Focusing on the Ohangwena Region in Namibia, this dissertation examined the attitudes, perceptions, feelings and experiences of youths and political leaders towards the use of mobile phones as a tool for participation and engagement in regional and local politics. Data were collected through participant observations obtained from youth forum meetings; through 65 semi-structured interviews carried out with selected participants (45 male and 20 female) from regional youth and constituency forums; through another six semi-structured interviews conducted with the regional councillors (regional politicians); through a content analysis of seven Facebook pages and two WhatsApp groups; and through two focus group discussions with the regional youth forum executive members in the Ohangwena region.
The findings show that poor network connectivity and poor radio frequencies in some of the constituencies, a high rate of unemployment among the youths in the region, unfriendly staff members at constituencies’ offices, and difficulties in accessing or talking to political representatives in the region were the main factors that motivated the youths in my study to use their mobile phones to discuss issues, including political and civic ones, that deeply affected their lives. The results further highlight that youths generally prefer online platforms to real-life, physical situations of political participation and engagement – meeting spaces that are currently used by their political representatives.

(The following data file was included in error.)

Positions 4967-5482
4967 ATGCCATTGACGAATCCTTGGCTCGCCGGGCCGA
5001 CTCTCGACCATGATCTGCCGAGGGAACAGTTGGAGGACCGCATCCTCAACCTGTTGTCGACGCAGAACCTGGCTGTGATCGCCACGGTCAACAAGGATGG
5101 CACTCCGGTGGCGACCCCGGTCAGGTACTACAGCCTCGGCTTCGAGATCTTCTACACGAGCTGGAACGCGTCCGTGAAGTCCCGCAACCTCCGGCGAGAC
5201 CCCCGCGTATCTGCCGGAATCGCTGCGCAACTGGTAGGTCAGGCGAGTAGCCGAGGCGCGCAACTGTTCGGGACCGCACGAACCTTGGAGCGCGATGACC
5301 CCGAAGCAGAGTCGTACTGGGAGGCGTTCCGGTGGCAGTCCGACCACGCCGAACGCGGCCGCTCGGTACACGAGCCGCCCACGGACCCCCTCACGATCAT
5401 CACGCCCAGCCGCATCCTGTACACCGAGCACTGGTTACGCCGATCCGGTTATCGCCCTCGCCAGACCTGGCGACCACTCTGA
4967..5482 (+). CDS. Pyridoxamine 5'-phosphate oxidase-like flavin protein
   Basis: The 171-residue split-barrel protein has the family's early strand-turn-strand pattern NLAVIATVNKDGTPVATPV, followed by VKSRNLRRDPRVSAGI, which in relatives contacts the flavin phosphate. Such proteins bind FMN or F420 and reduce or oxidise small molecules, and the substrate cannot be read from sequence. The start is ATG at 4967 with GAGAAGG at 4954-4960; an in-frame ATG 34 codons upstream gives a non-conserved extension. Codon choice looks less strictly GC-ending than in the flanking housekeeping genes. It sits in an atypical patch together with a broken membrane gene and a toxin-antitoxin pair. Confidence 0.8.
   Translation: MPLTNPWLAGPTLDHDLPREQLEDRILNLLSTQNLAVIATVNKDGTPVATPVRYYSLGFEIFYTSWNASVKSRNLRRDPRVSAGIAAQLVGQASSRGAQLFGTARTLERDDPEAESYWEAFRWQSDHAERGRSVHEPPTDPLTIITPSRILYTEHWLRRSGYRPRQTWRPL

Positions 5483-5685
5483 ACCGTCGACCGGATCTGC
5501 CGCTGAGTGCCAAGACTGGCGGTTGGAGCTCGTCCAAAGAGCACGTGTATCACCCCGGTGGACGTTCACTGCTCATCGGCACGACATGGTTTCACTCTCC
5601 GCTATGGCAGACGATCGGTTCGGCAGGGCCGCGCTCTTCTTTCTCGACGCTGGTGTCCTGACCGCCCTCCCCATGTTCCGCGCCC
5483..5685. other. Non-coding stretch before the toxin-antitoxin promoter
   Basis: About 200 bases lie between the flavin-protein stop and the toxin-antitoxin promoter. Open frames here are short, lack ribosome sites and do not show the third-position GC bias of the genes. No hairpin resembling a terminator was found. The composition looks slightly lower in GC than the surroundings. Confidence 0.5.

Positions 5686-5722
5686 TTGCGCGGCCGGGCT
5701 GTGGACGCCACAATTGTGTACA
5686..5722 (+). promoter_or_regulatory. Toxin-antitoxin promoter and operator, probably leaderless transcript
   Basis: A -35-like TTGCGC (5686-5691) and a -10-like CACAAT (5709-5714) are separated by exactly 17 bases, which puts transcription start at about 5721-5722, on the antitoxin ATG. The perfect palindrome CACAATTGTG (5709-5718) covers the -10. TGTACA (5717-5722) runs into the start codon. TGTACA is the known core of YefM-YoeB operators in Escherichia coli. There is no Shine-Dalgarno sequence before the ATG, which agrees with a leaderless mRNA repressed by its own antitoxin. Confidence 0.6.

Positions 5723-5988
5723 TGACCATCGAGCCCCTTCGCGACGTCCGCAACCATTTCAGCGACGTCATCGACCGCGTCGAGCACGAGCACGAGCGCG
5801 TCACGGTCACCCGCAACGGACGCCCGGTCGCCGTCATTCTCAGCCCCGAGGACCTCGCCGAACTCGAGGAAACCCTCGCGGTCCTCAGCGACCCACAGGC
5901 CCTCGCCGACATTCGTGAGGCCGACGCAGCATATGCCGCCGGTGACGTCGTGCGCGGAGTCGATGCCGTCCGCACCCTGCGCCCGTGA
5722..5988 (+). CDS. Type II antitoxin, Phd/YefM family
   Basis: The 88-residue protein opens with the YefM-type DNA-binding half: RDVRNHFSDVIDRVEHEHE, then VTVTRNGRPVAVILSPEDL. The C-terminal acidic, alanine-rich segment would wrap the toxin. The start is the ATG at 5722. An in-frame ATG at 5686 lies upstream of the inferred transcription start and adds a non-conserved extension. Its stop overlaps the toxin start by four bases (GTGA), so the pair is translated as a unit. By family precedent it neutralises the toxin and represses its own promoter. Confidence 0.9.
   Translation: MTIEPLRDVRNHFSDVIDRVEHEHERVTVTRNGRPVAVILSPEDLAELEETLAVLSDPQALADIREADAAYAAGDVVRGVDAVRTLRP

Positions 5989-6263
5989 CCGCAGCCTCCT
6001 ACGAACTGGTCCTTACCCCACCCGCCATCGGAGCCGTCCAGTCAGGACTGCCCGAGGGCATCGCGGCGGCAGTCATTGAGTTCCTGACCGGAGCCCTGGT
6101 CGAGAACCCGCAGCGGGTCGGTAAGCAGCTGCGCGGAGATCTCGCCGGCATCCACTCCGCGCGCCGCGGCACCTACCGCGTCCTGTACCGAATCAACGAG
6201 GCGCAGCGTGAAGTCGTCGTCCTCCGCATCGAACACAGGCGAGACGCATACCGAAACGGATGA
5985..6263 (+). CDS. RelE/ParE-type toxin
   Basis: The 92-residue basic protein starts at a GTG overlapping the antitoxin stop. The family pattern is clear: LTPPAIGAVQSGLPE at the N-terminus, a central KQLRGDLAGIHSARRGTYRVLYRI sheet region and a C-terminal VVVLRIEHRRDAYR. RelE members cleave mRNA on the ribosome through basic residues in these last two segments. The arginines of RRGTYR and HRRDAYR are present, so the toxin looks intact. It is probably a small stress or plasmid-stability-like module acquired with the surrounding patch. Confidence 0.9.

According to the results of this research, although public radio remains popular, private and community radio stations have overtaken public ones, thanks to political news and programmes on mobiles. For rural and unemployed youths, the main factors that inhibit the use of mobile phones for catching radio programmes are access, availability, signals, and radio frequencies. Despite these obstacles, mobile media emerged as a preferred virtual platform for online political activity among the youth – not just in connection with the radio, but in general. Youths are less engaged in civic and political activities that unfold offline, in the physical world, because they view them as the predilect terrain of older generations. They are instead much more willing to be engaged online. Lastly, the findings show that both youths and political leaders use social media for digital skilling and literacy; for leisure and entertainment as well as for engagement (and sometimes these goals and activities merge into one); for interaction with an affective public; and for the promotion of ideals, beliefs, and models, including political ones related to direct and indirect digital democracy.

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M.S.S.E. Janssen (Susanne) , P.A. Arora (Payal)
Erasmus University Rotterdam
ERMeCC, Erasmus Research Centre for Media, Communication and Culture, Rotterdam

Shihomeka, S. (2019, December 5). Citizen Engagement : Politics and Digital Media in Namibia. Retrieved from